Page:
Leslie Kimmelman in Israel
Author Leslie Kimmelman has just returned from a tour of Israel, as one of eighteen picture book and middle grade authors sponsored by the PJ Library Organization. I wondered what a trip with so many creative and zany minds would be like. How would Israel look through their eyes? What details did they see that might go into a book? Did they come up with story ideas? Leslie is one of the most creative people I know and I couldn’t wait to ask when she returned.
Annabelle: Was there a single experience that you would like to share with young readers?
Leslie:Every single experience was a revelation–I think one of the most important things in life is to let go of preconceived notions as much as possible and be open to new adventures. The trip was everything I expected, only in the sense that it was an incredible trip. But it opened my eyes and enriched me in ways I never could have anticipated. You can see how meaningful the trip was to me by counting my (over)use of adjectives in answering your questions!
Annabelle: What surprised you the most? How would you explain or dramatize it in a book?
Leslie: I’m not up to that yet–still processing everything that happened, and waiting to see what rises to the top. I will say that two things stood out to me. The first was how moving it was to be in a place with thousands and thousands of years of history. I am a huge history enthusiast, but I don’t think I’ve ever felt so strongly that feeling of walking in the steps of civilization after civilization–civilizations that thrived, then were gone, then replaced by another, and so on. Particularly in Jerusalem. We had an underground tour that gave me goose bumps. Being connected to the generations that came before us is one of the most compelling traditions of Judaism, I believe, but in Israel I felt that in a visceral way. I’m trying to get over the feeling that I may not have the words adequate to describe what I experienced. (Not something a writer wants to feel!)
The second thing that struck me quite strongly and unexpectedly is how many disparate communities make up the country. Standing in Jerusalem and seeing and hearing so many different cultures, all at the same time–a bar mitzvah at the Kotel, the call to prayer from the minaret, the holy places of Christianity. I am not diminishing the very considerable problems of these groups living together in close proximity, but it was amazing to see. We also toured an extremely impressive school where Jewish and Arab children learn together in both languages. The person who showed us around and does outreach for the school is from, improbably, New Jersey. Either of these two themes would be a good underpinning for a children’s book.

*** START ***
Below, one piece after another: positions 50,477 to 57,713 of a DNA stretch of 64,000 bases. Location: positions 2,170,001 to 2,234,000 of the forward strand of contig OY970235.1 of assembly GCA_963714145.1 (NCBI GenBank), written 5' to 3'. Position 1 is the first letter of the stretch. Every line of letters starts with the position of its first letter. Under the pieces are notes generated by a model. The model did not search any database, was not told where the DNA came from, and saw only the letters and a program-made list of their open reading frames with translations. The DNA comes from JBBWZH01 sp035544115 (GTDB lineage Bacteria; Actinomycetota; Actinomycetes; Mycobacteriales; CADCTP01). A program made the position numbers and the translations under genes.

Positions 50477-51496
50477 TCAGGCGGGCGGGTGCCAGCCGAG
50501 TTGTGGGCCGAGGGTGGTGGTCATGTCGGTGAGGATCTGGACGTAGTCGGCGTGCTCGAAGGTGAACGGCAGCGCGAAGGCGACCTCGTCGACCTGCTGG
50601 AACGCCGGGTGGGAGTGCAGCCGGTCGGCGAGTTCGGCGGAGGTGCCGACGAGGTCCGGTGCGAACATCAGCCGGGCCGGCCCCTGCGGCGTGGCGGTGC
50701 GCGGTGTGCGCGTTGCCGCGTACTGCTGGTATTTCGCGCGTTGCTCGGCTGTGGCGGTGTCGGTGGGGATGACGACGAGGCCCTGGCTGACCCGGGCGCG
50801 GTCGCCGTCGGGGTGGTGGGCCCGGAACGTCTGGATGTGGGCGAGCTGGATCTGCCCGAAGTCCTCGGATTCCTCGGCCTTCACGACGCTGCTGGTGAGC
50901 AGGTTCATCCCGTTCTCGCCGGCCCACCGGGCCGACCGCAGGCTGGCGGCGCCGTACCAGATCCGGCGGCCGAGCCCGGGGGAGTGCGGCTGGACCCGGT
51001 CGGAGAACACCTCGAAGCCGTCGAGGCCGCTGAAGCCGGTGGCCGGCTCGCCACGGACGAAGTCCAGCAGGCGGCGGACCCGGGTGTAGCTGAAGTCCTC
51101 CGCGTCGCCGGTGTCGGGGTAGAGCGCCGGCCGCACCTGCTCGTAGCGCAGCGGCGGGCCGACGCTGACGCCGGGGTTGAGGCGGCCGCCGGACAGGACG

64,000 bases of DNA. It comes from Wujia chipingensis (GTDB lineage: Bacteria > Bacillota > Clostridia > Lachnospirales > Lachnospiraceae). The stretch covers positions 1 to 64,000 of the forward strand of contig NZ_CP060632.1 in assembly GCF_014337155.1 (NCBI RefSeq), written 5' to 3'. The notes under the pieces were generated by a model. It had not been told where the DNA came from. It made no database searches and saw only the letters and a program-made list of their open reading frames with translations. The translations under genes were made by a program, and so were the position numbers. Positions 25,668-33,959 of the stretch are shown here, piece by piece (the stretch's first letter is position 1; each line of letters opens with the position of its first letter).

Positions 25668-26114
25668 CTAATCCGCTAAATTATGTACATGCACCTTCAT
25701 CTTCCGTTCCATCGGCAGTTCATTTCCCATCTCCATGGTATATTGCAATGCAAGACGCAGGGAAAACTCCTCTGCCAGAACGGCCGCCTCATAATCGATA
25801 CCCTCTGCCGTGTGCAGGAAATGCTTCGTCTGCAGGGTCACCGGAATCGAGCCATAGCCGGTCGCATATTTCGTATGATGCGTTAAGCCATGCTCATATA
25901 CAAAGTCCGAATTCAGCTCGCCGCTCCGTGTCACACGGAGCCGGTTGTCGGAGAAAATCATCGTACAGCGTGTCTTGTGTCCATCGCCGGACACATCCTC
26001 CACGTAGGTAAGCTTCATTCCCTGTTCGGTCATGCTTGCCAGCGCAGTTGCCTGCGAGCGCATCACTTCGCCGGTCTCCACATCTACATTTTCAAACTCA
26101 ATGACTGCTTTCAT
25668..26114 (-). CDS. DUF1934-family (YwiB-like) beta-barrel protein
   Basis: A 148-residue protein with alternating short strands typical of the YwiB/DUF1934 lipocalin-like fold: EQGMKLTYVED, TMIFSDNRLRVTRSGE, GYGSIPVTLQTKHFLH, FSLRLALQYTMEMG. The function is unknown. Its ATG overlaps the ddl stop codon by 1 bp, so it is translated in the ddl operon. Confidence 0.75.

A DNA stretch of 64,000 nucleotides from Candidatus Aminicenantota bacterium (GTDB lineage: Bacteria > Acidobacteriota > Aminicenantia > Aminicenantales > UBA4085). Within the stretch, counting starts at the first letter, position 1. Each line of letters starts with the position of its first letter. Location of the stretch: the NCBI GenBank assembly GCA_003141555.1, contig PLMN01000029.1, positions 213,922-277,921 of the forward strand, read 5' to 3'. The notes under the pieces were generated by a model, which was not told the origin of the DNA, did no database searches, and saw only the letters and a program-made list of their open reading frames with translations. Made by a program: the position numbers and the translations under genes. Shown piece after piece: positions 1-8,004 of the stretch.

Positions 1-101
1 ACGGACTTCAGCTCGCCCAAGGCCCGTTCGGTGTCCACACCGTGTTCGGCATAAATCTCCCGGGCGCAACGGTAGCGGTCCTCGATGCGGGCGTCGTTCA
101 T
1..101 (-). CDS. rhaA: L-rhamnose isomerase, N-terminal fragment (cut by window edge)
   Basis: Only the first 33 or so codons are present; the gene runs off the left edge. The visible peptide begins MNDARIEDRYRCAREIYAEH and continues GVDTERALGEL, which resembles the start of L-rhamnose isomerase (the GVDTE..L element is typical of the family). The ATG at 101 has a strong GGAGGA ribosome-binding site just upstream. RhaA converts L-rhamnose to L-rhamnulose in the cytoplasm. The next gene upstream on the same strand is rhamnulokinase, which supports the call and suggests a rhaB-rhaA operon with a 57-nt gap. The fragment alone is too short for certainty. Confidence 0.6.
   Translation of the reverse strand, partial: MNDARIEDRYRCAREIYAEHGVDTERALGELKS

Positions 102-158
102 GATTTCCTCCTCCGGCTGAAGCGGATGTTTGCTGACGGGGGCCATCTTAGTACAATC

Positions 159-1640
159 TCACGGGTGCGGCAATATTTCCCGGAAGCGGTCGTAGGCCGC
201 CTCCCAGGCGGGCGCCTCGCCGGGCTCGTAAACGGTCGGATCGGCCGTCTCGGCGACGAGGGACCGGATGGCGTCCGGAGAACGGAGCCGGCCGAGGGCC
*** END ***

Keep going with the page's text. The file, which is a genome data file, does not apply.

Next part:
Annabelle: Wow, agreed! So was traveling as a group of writers like being in an idea laboratory? Did you and your colleagues bounce ideas off each other?
Leslie: It wasn’t so much that we bounced ideas of each other, though there was some of that. It was more that we were experiencing all of these new and fantastic adventures in the company of a group of incredibly talented and thoughtful people, who just happened to also be children’s book authors and artists. (And did I mention funny? There were definitely a lot of really funny people on the trip.) It was exciting to be able to see each new experience through the eyes of so many interesting colleagues. Everyone had a different take, something to add. As far as specific ideas go, I think we were all too busy taking it in to formulate specific ideas. At least, I was…. I can’t wait to see what kind of books this trip inspires from everyone.
Annabelle:Neither can I! Now tell me –did anything unexpected happen?
Leslie: Everything was unexpected, especially for me, as I’d never been to Israel before. The trip was planned so beautifully. It approached Israel from every possible perspective: historical, archaeological, political, cultural, aesthetic. Each experience added to the mosaic. We got to do things that even Israelis don’t get to do–like a behind-the-scenes, close-up look at the Dead Sea Scrolls. That was very emotional. Kayaking on the Dead Sea was magical: The Israelis I spoke with didn’t even know that was a possibility! Celebrating Shabbat in an Israeli home (we divided into groups of three authors per home) was inspiring. From a purely practical standpoint, nothing unexpected happened, which was kind of unexpected! No one got lost or sick–oh, except that one person’s luggage didn’t arrive with the rest. (He was a really good sport about it.) Mostly everything went like clockwork. Everyone got along as if we’d known each other for years. Pretty awesome.
Annabelle: What stood out about the culture? In writing about it, would you focus on history, food, music, art, or something else?
Leslie: Again, I think the history and the multicultural aspect resonated most with me. I definitely want to find out more about some of the people who loom large in Israel’s history. We saw the kibbutz home of David Ben Gurion, the first president of Israel, and it was remarkably modest. But check back in a few months. And I have to add: The food was excellent, too!
Annabelle: Thanks, Leslie. I can’t wait to see how this experience blossoms into one of your books!
Leslie Kimmelman’s latest books are BELLY BREATHE, A VALENTINE FOR FRANKENSTEIN, and WRITE ON, IRVING BERLIN, a Sydney Taylor Notable Book.